Jardine Norton

What’s the difference between a Broker and a Principle Funder?

Type ‘Selective Invoice Finance’ into your search engine of choice and you’ll find a lengthy list of companies offering the chance to ‘sell’ your invoices. It’s a tried and tested approach to give small businesses a cash flow boost when they need it most.

There are a number of advantages of using this service over one of the factoring services offered by the banks – it’s quicker for a start, and you are not tied in to a long-term contract or subjected to credit checks.

However, when you’re looking around for selective invoice finance it’s also worth being aware of the differences between the various providers. One of the main things to ask is whether the selective invoice finance company you are considering is a Broker or a Principle Funder.

If the company is a Broker, it means they are acting as an agent that will refer you to a larger, third party finance provider.

If the company is a Principle Funder, it means they will use their own capital to fund your invoices.

This makes a difference to you for three major reasons.

Firstly, as in other industries such as insurance or travel, a broker will take a referral fee if you choose to go with the company they find. It’s worth looking to see whether this will affect the amount you pay in the long run.

Secondly, you should also be aware that just because a broker has referred you, there is no guarantee the larger company will agree to fund you, so the process may involve a little back and forth until you find a provider that will.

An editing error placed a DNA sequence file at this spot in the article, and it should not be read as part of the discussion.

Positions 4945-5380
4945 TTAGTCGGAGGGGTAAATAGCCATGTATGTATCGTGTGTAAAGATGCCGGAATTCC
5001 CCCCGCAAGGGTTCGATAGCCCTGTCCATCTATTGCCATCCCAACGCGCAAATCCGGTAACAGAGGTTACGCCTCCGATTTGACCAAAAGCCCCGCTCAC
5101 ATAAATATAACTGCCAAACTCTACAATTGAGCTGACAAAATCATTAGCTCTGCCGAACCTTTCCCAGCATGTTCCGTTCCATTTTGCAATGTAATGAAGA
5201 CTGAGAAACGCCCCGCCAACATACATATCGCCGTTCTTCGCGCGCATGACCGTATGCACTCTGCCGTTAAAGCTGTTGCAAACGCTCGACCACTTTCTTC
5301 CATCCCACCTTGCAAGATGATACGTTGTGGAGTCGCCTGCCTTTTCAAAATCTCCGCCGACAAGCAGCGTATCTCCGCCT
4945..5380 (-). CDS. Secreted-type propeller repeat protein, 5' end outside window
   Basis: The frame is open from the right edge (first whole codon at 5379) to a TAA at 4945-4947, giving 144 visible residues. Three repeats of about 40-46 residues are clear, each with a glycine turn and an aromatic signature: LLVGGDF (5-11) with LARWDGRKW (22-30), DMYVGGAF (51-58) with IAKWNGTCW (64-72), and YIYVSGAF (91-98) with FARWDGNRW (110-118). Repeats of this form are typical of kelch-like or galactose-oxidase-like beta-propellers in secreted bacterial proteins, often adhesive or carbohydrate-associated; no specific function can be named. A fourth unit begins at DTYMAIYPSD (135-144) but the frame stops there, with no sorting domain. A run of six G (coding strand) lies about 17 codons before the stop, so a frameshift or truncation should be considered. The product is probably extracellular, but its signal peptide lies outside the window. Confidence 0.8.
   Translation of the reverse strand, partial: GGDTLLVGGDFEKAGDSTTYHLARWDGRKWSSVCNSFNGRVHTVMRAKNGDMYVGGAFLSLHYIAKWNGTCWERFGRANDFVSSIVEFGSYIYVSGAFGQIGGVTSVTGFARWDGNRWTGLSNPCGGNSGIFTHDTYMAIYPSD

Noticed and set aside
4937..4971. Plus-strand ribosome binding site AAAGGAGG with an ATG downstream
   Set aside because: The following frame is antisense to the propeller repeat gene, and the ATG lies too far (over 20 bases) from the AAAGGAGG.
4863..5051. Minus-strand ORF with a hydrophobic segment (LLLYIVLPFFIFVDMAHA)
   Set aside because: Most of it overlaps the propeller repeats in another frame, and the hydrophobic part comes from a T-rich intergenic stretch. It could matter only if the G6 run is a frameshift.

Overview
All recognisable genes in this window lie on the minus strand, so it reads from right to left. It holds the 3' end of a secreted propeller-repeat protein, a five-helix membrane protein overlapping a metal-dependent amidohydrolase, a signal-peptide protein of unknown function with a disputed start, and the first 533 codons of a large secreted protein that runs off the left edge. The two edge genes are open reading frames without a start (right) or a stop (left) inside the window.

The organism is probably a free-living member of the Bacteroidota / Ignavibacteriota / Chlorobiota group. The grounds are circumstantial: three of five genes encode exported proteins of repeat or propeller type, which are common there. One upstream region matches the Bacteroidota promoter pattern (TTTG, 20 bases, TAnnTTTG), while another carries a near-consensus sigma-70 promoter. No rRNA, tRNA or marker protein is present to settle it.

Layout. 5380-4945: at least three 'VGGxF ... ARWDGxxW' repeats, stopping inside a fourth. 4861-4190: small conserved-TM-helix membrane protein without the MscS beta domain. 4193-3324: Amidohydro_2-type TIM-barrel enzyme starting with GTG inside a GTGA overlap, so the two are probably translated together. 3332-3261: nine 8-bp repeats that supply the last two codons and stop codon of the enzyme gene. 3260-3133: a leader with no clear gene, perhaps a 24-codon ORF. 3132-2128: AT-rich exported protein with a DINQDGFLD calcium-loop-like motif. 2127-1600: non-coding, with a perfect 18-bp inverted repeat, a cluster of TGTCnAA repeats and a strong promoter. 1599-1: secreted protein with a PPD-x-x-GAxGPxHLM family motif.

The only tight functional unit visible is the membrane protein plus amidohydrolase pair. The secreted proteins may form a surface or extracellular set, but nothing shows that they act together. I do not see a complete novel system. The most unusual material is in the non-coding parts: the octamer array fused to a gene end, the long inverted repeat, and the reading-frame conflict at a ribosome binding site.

Finally – and most importantly – there may be a difference in the securities you will be asked to provide. Because they are essentially lending someone else’s money, brokers will typically require you offset their risk with your home, your vehicle or other assets. While in the majority of cases you will not need to rely on these securities, it’s worth being aware that providing them can put you at extra risk.

Principle Funders have more freedom to decide whether they will require securities or not. Because they are using their own capital to fund your invoice, it is possible for them rely on their own due diligence process to help determine whether they are able to fund your invoices or not.

At Jardine Norton we operate as a Principle Funder. We don’t require any securities from your business and we fund 90% of the invoices we receive.